[Haskell-beginners] Re: parsing upto n items with parsec
agarwal1975 at gmail.com
Mon Oct 19 14:08:39 EDT 2009
Right. I took "option" out for some reason. The following definitions have
the desired behavior. I also added a base case to fromTo because otherwise
the call to count would consume m tokens even if n-m < 0, which is probably
not what we'd expect.
upTo :: Int -> GenParser tok st a -> GenParser tok st [a]
upTo n p
| n <= 0 = return 
| otherwise = option  $ liftM2 (:) p (upTo (n-1) p)
fromTo :: Int -> Int -> GenParser tok st a -> GenParser tok st [a]
fromTo m n p
| n-m < 0 = return 
| otherwise = liftM2 (++) (count m p) (upTo (n-m) p)
On Mon, Oct 19, 2009 at 12:55 PM, Chaddaï Fouché
<chaddai.fouche at gmail.com>wrote:
> On Mon, Oct 19, 2009 at 6:22 PM, Ashish Agarwal <agarwal1975 at gmail.com>
> > The semantics of (upTo n p) should be to parse at most n tokens, but if
> > than n tokens are available that should still be a successful parse. And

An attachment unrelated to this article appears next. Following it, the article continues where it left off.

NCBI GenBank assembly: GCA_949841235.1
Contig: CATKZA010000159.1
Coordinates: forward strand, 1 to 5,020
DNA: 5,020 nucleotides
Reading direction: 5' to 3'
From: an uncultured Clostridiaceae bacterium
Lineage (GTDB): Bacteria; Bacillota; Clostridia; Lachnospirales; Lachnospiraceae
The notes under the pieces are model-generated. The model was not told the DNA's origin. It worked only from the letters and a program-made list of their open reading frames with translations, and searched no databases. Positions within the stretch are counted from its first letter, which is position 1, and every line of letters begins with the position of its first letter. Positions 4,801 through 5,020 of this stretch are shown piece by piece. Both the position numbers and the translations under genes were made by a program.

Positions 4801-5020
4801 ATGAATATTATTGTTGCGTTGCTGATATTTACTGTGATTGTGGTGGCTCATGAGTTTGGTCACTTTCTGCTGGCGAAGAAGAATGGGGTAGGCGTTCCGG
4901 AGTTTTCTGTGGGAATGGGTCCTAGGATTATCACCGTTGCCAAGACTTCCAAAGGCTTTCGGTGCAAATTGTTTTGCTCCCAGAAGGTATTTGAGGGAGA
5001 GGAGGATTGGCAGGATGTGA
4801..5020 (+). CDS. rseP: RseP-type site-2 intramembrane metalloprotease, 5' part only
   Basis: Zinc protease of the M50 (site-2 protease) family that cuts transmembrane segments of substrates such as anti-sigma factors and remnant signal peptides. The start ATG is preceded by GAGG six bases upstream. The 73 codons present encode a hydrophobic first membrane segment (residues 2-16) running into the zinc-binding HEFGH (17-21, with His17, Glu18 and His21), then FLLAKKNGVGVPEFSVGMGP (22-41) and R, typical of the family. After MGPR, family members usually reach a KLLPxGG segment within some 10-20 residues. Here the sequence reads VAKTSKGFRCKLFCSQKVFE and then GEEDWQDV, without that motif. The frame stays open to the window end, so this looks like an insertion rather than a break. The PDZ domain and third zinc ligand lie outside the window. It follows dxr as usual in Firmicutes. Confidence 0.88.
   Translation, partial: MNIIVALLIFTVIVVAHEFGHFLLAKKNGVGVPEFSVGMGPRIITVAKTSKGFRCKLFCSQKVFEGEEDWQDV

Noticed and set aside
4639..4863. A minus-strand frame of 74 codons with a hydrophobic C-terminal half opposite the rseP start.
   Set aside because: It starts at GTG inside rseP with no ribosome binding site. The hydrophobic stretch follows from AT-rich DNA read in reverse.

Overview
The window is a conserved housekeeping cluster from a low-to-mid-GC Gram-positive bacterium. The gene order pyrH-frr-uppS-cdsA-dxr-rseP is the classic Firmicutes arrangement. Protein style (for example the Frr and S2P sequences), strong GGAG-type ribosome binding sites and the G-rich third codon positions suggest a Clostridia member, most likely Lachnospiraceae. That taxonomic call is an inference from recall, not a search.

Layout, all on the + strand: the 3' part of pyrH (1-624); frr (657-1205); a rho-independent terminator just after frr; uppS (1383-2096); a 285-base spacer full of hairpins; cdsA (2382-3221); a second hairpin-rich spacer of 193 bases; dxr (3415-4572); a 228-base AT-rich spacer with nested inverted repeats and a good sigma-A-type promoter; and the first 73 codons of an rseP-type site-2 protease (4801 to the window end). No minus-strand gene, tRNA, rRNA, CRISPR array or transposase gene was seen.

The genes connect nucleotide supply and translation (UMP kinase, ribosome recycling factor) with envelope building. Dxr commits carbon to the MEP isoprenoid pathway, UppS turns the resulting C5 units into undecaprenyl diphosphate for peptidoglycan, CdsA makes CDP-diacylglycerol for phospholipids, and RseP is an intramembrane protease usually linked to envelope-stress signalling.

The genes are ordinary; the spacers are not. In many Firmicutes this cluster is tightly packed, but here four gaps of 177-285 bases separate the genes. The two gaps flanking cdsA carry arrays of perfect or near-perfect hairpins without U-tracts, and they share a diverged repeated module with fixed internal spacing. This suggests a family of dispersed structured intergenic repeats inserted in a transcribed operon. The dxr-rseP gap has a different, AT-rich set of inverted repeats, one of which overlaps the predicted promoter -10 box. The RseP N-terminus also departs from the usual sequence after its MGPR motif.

> > next token should be the first one upTo failed on.
> > I attempted to use the "try" parser in various locations but that doesn't
> > seem to help, or maybe I'm using it incorrectly.
> First, you should probably use pattern matching rather than if for
> your base case/recursive case distinction, it's clearer (at least most
> Haskellers seems to think it is) :
> > upTo 0 p = return 
> second, option was conceived for these case where you want to try a
> parser and returns something if it fail :
> > upTo n p = option  $ liftM2 (:) p (upTo (n-1) p)
> Even then, be careful of putting a try before any multi-token parser
> that could fail harmlessly during the upTo.
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